5 Important Skills from Theatre that Make You a Better, More Memorable Public Speaker

July 13, 2015

Just before my recent trip to Italy I directed a stage production of a Neil Simon play called “Come Blow Your Horn”  (the first Broadway hit of his illustrious career).  I’ve been directing plays for over twenty years and doing that became a major reason I created Speak Louder Than Words and became a public speaking coach.   I was seeing many entrepreneurs struggle with their presentations and knew that theatre skills could help them become more successful.
 

Theatre has been a major way of sharing stories for centuries.  Many of the things that actors do to connect with audiences and with other characters in a play correlate to public speaking engagements.  Here are five particular strategies you can apply to become a more powerful and memorable presenter.:

    1.       Creativity is important.   Sometimes I have directed actors who read a script for the first time and make an immediate decision on what a scene is supposed to mean.  That can limit the story by making it a very pre-conceived message, one that is tied to a mental analysis and which can ignore other nuances.  When I direct actors and actresses I stress ways of getting them out of a pure mental approach and encourage outside-the-box thinking.  For example, there may be moments where the word would seem to indicate anger and yelling.  Yet by exploring the opposite (going quieter and gentler) sometimes a deeper meaning can arise.  This often leads to a more meaningful message.  The last thing you want to do as a public speaker is seem bland or predictable.

    2.      Importance of first moments. When you do a play, it’s important the audience knows quickly the context of a play or of a particular scene.  For example, in a comedy it’s imperative the audience knows at the start it’s okay to laugh.  If the pacing of a scene is off or the characters try too hard the opening may not have its humor established.  If it’s not done quickly, the first few scenes may not get laughter as the viewers try to ascertain whether it’s a comedy meant to be funny or a drama meant to be taken seriously.  For a public speaker, opening the speech with the context of benefits for the audience will make it clearer that the speech is about them, and they'll be more engaged from the start.

    3.      Have one overall theme.  Many scripts can have a variety of meanings and interpretations given.  Yet if a director tries to convey too many messages in a single piece it becomes confusing to an audience.  While there can be subplots and minor twists, a play still comes down to one primary theme which everything supports.  The same should happen at a speaking engagement.  Of course a speaker will make more than one point; however, all those points fit under a single umbrella.  That unifying theme provides a structure that ties things together and lets people see how they connect to achieve a greater goal.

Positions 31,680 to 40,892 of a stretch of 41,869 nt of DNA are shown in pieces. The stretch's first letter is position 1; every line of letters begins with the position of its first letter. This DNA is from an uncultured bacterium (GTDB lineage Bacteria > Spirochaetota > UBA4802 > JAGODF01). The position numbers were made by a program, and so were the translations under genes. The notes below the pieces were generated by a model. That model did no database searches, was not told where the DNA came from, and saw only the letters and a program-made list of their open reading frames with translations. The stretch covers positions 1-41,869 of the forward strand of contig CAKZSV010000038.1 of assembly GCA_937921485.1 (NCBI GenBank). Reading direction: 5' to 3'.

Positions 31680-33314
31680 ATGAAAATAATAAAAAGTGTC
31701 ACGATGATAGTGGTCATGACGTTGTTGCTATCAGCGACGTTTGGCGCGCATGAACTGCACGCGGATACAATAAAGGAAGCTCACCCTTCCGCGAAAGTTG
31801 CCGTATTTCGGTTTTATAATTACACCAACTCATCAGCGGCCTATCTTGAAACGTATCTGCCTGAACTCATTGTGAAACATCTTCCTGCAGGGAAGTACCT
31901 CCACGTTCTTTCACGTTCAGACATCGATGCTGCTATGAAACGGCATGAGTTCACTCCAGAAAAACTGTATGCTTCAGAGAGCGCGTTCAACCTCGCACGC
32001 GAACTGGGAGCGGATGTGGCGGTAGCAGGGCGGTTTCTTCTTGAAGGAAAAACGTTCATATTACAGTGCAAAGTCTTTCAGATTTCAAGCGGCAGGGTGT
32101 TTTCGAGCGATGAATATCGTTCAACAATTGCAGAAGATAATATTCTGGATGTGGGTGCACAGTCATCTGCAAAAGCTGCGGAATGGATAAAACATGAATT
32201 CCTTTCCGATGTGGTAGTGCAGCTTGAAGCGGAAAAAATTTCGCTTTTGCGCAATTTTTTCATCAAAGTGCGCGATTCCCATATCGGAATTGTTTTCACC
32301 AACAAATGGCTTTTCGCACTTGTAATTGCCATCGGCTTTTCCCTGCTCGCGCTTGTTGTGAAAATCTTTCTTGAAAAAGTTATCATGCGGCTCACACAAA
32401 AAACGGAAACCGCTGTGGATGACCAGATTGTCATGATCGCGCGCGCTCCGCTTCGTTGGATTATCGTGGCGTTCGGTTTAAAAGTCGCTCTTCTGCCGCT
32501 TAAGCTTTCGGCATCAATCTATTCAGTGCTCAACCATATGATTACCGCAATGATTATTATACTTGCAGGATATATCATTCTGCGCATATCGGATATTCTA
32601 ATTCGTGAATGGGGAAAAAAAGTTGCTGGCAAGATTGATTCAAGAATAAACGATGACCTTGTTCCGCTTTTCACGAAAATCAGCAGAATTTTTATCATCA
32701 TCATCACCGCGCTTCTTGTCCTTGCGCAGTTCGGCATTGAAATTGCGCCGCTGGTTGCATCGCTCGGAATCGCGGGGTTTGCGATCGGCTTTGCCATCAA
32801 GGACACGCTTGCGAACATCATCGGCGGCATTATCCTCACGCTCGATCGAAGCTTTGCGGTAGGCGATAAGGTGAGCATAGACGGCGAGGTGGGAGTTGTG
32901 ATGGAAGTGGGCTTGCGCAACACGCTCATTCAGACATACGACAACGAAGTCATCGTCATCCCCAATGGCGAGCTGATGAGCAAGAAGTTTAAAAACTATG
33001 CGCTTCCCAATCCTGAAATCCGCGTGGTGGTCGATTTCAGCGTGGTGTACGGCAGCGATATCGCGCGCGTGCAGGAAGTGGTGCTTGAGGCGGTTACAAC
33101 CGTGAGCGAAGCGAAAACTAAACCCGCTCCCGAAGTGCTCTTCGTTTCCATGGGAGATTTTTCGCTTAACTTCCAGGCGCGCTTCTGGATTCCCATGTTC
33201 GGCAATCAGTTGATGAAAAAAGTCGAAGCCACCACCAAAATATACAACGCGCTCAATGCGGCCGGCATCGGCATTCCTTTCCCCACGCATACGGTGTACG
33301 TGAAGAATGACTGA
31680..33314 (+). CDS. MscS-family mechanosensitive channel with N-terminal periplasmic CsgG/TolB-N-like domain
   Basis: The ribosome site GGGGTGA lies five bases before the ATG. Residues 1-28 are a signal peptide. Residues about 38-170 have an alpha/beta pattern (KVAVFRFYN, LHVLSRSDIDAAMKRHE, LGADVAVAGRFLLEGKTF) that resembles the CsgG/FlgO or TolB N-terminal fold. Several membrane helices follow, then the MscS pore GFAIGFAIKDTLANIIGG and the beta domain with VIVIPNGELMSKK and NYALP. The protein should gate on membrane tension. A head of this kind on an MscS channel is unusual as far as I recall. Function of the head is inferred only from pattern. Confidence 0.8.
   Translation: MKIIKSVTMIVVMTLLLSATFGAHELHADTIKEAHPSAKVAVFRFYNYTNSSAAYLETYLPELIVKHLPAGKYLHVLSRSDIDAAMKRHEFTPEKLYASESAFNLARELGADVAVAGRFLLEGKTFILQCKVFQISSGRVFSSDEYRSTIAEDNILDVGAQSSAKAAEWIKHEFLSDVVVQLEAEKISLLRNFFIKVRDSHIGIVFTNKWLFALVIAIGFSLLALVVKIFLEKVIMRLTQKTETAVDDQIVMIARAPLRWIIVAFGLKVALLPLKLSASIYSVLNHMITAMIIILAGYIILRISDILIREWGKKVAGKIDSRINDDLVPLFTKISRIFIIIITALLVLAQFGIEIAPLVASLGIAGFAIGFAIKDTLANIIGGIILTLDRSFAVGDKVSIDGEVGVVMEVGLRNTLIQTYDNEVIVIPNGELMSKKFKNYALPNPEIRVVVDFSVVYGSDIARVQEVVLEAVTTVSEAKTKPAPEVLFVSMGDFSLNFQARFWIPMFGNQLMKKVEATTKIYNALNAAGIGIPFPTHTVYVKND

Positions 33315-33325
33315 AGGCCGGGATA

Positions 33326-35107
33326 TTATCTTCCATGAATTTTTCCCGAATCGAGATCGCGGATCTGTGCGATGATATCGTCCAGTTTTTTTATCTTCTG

4.       Let moments land.  Actors and scenes can get in trouble if they rush ahead to the next event in a scene before the first one is realized.  It’s like trying to start a conversation before the other person has acknowledged you’re in the room.  There is a need to let each particular moment come to fruition before moving on.  That lets everything become more completely experienced and understood.  Similarly for a speaker, jumping ahead to the next point before letting the previous point settle with the audience can cause them to lose you.  You may already be speaking about something new while the audience is trying to process the prior point.  Part of their focus is behind you and not all of their focus is on your new item so they won’t grasp it totally.  You want to have each point get to the level of conclusion and then move on.  

 

   5.     Position, posture and breathing from your core.  When an actor appears on stage, his or her position on that stage translates into a degree of connection with the audience.  Downstage (closest to the audience) center is the strongest spot for an actor to appear.  While not every moment of a play may be doable from that position, it’s still one for which actors aim, the place where they are the center of focus and their power dominates.  A strong physical posture will also provide strength, both in underscoring the actor’s lines and also in giving them a more commanding presence.  And good breathing, emanating from the body’s core, is something that lets the voice project further without changing the vocal quality to shouting which is less pleasant.  Strong breathing habits help create a more resonant tone.  These same items can help a speaker.  Positioning yourself in the center of an audience’s focus and close to them on the stage can heighten your presence.  A confident posture will help an audience sense you are confident in your message, so they can be as well.  And good breathing from your core and having your voice come from well within your body as opposed to from your throat or nasal passages will allow you a better tone and more stamina on stage.  A side benefit is that deep breathing can relax any tendency to speed up which happens as speakers get nervous, so it becomes a calming technique.



    Even though you may think of theatre as just a performance, many of the skills that have been used there by top actors can have just as much impact on your business if you take advantage.  Your audiences will respond differently, so pay attention.

    If you have the opportunity to attend a live theatre production I suggest spending some of your attention focusing on actors and actresses particularly during certain moments: the opening of scenes, their longer monologues and the scene’s climactic moments.  Watch how the great moments become memorable.

 

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